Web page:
Or a guy who will sell you a single bullet. You don't need a whole box of bullets when you are gonna kill someone--just one, unless you're a really bad shot. And bullets are expensive! Just think about it: Big E. is all up in your grill, macking on your ho, and you go to pull out your piece and BAM: no bullets. Isn't that the worst? Imagine the convenience of being able to get one hollow point bullet for $1.65 on the street right out in front of the club on a Saturday night!

What about a guy that would sell you like one tire? Doesn't it suck to have to buy 4 new tires each time you get a flat? I always thought that was lame. We could really use a loosey tire guy on the side of the interstate! "Buy a tire!" he'd say, "Only $65!" Wow. That would be the best.

Wednesday, October 04, 2006

Blogging for Blogging's Sake

I don't think I have really bought in to the whole blogging thing. Some people can blog everyday--half the people who live in my house do--but I can't. Is it self-censorship? Maybe. If it is, it's a knowing kind that isn't necessarily bad.

Here's an important point lost on most of the blogger/myspace generation:

Not everyone cares what you have to say. In fact, you can be sure that most people don't.

Not that most individuals don't already know that, but in some part of their psyche they might not believe it.

Not that the whole internet connectivity thing is socially bad--it's not. The ability to reconnect with old friends and meet new friends without regard to geographic boundaries is an important and valuable thing. However, considering that our society is already so self-obsessed, the last thing it seems like each of us needs is a little internet shrine to ourselves. We engage in constant celebrity worship: Authors, movie stars, athletes, politicians, muppets, etc. The act of voyeurism is essentially enjoying vicarious experience. People worship art-rock trash indie rock bands in part because we want to be the singer, or the guitarist, or something (but usually not the guy who plays bass/keyboards--he wants to be the guitarist, too). We crave a human connection with those individuals not because we want to know them (because we think we do know them from their "art" or whatever else), but because we want them to know us.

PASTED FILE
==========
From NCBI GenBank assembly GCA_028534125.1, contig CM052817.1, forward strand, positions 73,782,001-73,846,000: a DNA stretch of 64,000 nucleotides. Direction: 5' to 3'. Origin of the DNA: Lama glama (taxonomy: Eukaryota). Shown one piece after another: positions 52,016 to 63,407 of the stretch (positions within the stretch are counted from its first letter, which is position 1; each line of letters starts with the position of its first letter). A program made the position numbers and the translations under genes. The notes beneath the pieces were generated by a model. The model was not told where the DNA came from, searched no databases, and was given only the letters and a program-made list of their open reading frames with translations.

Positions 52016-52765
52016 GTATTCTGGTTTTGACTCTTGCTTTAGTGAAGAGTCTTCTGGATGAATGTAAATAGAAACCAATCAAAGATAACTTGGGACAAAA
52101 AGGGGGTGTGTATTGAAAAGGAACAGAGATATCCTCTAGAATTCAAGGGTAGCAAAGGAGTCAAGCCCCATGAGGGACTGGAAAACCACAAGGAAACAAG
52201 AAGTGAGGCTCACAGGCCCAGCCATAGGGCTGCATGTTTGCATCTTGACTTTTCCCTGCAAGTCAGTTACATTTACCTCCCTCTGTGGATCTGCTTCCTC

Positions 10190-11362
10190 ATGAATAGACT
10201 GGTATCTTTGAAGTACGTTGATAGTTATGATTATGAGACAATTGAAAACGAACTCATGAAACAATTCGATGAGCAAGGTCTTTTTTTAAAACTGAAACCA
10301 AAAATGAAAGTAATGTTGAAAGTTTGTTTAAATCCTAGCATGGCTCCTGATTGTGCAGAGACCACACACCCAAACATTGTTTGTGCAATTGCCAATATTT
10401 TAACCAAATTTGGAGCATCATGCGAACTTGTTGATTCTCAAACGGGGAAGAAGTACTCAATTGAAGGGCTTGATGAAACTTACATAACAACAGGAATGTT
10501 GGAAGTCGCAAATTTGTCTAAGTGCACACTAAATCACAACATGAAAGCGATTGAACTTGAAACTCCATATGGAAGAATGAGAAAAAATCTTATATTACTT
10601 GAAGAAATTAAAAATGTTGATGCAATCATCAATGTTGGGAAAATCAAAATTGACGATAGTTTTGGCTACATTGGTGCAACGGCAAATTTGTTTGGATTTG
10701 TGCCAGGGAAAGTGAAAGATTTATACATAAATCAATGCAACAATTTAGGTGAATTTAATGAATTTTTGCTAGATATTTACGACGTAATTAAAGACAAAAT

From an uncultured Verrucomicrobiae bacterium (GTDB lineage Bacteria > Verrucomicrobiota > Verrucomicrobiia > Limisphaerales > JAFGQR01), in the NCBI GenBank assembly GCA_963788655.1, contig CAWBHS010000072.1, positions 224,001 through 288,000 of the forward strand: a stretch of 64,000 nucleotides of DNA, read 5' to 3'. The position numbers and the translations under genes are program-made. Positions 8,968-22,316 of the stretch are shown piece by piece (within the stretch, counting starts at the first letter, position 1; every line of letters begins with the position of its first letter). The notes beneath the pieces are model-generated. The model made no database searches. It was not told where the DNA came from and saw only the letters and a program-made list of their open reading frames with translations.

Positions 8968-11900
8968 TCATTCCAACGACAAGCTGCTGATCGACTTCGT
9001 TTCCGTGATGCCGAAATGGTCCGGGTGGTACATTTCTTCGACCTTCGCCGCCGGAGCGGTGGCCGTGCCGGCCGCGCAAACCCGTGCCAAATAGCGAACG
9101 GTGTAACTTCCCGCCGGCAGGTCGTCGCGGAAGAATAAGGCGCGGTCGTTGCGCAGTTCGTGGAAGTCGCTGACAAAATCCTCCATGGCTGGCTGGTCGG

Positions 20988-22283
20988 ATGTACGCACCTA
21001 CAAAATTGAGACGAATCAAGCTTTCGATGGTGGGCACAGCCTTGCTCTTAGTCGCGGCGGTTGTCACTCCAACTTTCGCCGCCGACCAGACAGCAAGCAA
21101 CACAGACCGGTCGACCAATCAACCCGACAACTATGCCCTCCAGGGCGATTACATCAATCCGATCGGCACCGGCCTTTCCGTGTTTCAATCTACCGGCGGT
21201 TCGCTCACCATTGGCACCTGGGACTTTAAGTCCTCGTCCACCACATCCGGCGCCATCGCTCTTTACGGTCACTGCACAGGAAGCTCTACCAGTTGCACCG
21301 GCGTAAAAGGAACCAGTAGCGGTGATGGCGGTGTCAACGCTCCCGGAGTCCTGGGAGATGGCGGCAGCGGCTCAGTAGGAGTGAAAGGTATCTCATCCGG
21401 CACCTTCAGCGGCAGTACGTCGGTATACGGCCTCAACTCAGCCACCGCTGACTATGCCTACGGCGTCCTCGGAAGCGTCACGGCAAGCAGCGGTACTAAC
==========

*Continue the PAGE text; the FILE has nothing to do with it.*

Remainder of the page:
There's nothing wrong with self-expression per se--and human connection requires self-expression, in part. But I feel that the blog thing allows an individual to engage in unmitigated self-promotion, like it's your own private billboard, and as if the line between self-expression and advertising is completely blurred. While there may be something cathartic about it, I think that one of the main problems with human beings is their self-centeredness, and this trend really only seems to magnify it.

But maybe I'm missing the point?

Tuesday, October 03, 2006

The Ohio Supreme Court: Justices for Sale?
Posted by Peter Lattman

ohioA few weeks back the New York Times penned an editorial lamenting judicial elections and the skyrocketing amounts of money being spent on these races. Little did we know it foreshadowed Sunday’s 4,700-word stunner on the Ohio Supreme Court. An NYT investigation found that the Buckeye State’s justices routinely heard cases after receiving campaign contributions from the parties involved or from groups that filed supporting briefs. On average, they voted in favor of contributors 70 percent of the time.

Even sitting justices in Ohio question the current system. “I never felt so much like a hooker down by the bus station in any race I’ve ever been in as I did in a judicial race,” said Justice Paul Pfeifer. “Everyone interested in contributing has very specific interests.” Of the special interests, Justice Pfeifer says: “They mean to be buying a vote . . . Whether they succeed or not, it’s hard to say.”

Chief Justice Thomas Moyer also admits to flaws in the election process. “In a perfect world,” he said, “you would have justices being selected not based on the amount of money their campaign committees can raise from various interests, but on their character and record — and somewhat on judicial philosophy, certainly, but in a more abstract way.”
Read more: Judges